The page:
Kashmir, the burning paradise

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Image credit ABC  auKashmir is burning

By Imad Zafar 19 February 2019

Kashmir is a paradise that has been burning for decades. Dal, a lake in Srinigar that once attracted tourists from all over the world because of its beauty and calm waters, does so no more. Inside its waters is the blood of hundreds of thousands of Kashmiri civilians and slain members of the armed forces of India.

India and Pakistan have been fighting a proxy war that has wasted the lives of generations of Kashmiris. Young Kashmiris who ideally should be holding degrees in computer or medical sciences in their hands instead lift guns and chant for their rights. Their fundamental human rights have been usurped, and the world seems uninterested in paying heed to their problems as it thinks that it is just a regional conflict between Pakistan and India. However, for the generations of Kashmiris, this regional conflict has brought misery and cast a shadow of death over the entire Kashmir Valley. Conservatives in both India and Pakistan claim their right to Kashmir, and to justify their claims have created an atmosphere where there is no hope for peace for the suffering Kashmiris.

India and Pakistan have been fighting a proxy war that has wasted the lives of generations of Kashmiris. Young Kashmiris who ideally should be holding degrees in computer or medical sciences in their hands instead lift guns and chant for their rights

Pakistan on its part is accused of provoking the people of Jammu and Kashmir state to fight for secession from India, while India is accused of using state oppression to kill the insurgency. The Kashmir conflict actually is as old as the formation of both countries, but the insurgency started during the late 1980s, and in the 1990s, we saw the deadliest bloodshed when Pakistan penetrated J&K through its jihadist organizations to launch an armed struggle for independence from India. It was a time when every nook and corner of Pakistan was filled with literature and posters inviting youths to wage jihad in J&K.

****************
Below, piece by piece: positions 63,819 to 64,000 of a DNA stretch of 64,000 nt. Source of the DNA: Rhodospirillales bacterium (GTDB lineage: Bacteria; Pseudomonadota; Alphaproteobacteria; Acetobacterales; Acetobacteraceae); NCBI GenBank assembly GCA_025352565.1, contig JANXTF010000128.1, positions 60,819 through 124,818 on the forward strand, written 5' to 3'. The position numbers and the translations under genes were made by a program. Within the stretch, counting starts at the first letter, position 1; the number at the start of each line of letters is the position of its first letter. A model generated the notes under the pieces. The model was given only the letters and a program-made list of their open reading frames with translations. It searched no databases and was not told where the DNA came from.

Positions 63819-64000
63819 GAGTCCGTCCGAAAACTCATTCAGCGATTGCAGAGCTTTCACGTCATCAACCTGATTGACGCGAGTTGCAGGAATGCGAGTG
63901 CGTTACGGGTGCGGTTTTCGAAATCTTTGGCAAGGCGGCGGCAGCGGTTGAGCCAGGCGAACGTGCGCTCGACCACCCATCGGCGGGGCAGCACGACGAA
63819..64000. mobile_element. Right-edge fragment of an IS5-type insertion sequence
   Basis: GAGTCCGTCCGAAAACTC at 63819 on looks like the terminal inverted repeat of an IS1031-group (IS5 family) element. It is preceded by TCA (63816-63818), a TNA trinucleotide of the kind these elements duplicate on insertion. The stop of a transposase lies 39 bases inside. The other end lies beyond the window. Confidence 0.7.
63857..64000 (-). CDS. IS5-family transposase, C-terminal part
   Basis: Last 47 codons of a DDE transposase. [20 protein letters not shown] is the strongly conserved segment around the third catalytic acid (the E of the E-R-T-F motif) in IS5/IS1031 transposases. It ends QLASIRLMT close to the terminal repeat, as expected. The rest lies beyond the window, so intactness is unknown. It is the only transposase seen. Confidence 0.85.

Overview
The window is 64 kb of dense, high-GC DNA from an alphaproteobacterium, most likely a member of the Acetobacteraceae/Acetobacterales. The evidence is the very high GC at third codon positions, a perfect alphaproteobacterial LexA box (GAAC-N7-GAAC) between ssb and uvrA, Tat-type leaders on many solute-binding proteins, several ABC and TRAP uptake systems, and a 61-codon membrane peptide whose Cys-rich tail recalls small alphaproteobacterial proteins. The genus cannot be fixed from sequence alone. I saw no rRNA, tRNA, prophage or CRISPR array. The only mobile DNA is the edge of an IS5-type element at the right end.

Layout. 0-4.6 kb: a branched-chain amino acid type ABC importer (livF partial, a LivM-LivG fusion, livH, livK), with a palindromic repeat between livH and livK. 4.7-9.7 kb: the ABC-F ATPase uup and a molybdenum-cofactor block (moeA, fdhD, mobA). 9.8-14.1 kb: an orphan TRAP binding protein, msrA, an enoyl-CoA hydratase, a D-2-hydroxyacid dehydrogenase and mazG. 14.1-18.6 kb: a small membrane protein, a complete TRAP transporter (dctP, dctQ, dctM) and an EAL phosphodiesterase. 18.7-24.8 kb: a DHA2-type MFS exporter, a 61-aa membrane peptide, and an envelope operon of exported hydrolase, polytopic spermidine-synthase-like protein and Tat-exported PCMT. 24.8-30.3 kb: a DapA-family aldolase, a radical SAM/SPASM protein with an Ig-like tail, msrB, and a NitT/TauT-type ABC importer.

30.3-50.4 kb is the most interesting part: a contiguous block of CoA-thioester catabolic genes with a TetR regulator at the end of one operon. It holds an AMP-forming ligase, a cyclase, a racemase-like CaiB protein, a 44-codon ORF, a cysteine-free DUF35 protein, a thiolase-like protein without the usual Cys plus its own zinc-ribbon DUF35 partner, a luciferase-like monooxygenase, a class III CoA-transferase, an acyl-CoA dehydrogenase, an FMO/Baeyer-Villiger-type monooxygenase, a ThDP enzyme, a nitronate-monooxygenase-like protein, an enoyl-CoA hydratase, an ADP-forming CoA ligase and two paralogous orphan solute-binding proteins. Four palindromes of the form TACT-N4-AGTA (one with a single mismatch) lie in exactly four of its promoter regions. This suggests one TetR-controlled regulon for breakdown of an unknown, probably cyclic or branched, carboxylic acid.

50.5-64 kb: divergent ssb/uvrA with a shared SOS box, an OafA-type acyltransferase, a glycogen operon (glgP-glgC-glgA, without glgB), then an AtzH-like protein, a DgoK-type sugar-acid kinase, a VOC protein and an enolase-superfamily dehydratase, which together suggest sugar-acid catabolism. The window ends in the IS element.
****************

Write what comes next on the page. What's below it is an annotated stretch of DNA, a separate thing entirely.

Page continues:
The likes of Hafiz Saeed and Masood Azhar were considered strategic assets and through them, Pakistan penetrated into Indian Kashmir by capitalizing on the frustration of Kashmiri youth against New Delhi. It was actually a response to Indian strategy of creating the Mukti Bahini guerrilla organization and liberating East Pakistan from West Pakistan, creating independent Bangladesh.

However, after the attacks on the US of September 11, 2001, the focus shifted toward Afghanistan, and non-state actors in South Asia were left to act on their own. At the same time, the failure of New Delhi to understand the nature of the problem of Kashmir and its unsuccessful bid to resolve the issue through the use of force created more frustration and anger. While unsuccessful in solving the problems in Kashmir through political and administrative means, India waged a proxy battle in Balochistan, where it helped the separatist movement against Pakistan. So both Kashmir and Balochistan became full-scale proxy battlegrounds, and both India and Pakistan used the resentment of the population of those two areas to their own advantage.